Examining the Problem of ‘Hillbilly Elegy’ and Proposing Some Solutions

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In 2016, J.D. Vance’s Hillbilly Elegy: A Memoir of a Family and a Culture in Crisis was devoured by an American public desperate to understand the ascension and subsequent election of former President Donald Trump. Hillbilly Elegy was a New York Times bestseller for months, and was featured heavily on national media outlets eager to attribute Trump’s rise to the rural, white working class depicted in Vance’s book.

In the memoir, Vance, who is now a venture capitalist, Yale University graduate, and budding political voice, traces his personal history and the impact of what he refers to as his families’ “Appalachian values” on his youth and young adulthood. Vance grew up in Middletown, OH, a suburb of Cincinnati, and spent some summers with his grandparents in Kentucky.

The book, as well as its 2020 Netflix adaptation, have been criticized by both scholars of the region and those who live here for perpetuating the harmful stereotypes that have proved damaging to the region for centuries.

WOUB Culture spoke with four people who grew up in Appalachia, two of them being Ohio University professors who specialize in Appalachian studies, about what makes Vance’s account of the region so problematic, and how we can work to uplift a counter narrative to the harmful stereotypes media like Hillbilly Elegy perpetuates.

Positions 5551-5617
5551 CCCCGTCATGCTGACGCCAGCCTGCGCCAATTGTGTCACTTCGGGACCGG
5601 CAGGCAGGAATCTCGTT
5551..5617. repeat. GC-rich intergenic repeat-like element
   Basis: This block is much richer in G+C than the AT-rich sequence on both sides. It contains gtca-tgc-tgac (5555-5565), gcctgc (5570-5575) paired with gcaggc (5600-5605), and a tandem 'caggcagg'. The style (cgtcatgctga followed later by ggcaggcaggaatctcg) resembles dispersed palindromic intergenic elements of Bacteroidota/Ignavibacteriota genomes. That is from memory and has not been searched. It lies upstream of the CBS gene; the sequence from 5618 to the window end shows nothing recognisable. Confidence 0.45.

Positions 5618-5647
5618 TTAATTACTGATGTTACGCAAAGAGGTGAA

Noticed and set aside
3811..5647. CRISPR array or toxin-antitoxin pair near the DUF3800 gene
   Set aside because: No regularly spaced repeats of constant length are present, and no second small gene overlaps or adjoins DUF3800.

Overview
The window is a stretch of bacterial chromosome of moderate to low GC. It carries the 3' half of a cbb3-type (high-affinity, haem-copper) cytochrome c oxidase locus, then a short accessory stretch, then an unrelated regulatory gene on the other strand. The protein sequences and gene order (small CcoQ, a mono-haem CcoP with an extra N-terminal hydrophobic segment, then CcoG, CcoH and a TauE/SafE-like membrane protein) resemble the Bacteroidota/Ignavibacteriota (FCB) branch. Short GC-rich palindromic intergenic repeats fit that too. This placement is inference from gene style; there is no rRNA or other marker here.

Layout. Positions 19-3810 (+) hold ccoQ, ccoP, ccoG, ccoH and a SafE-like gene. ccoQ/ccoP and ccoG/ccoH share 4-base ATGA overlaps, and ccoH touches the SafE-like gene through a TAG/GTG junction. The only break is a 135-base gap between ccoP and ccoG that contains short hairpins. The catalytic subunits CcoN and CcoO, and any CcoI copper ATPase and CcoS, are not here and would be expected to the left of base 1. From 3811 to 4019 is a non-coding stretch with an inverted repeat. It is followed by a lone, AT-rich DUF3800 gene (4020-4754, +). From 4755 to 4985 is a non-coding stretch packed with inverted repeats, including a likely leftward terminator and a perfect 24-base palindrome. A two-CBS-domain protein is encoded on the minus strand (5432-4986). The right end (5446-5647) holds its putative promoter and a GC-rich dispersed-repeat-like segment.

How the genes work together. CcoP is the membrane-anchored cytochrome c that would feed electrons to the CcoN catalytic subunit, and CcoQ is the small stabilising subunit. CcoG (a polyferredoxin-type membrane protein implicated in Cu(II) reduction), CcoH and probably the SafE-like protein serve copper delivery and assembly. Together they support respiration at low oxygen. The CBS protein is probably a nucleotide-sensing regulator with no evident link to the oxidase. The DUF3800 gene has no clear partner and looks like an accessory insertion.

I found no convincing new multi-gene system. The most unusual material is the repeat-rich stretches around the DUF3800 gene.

You can listen to the resulting feature, embedded above. Below, check out some media recommendations given by those I interviewed that may portray a more holistic view of Appalachian experience than Hillbilly Elegy.

Henry Louis Gates Jr.

  • What You Are Getting Wrong About Appalachia by Elizabeth Catte (2018)


  • Appalachian Reckoning: A Region Responds to Hillbilly Elegy edited by Meredith McCarroll and Anthony Harkins (2019)


  • Appalshop, an educational arts and media center located in Whitesburg, KY that started in 1969 as a community film workshop dedicated to providing Appalachian people with the resources and education to document their own stories in film to offer a counter narrative to the harmful stereotypes about the region that are often perpetuated in other media.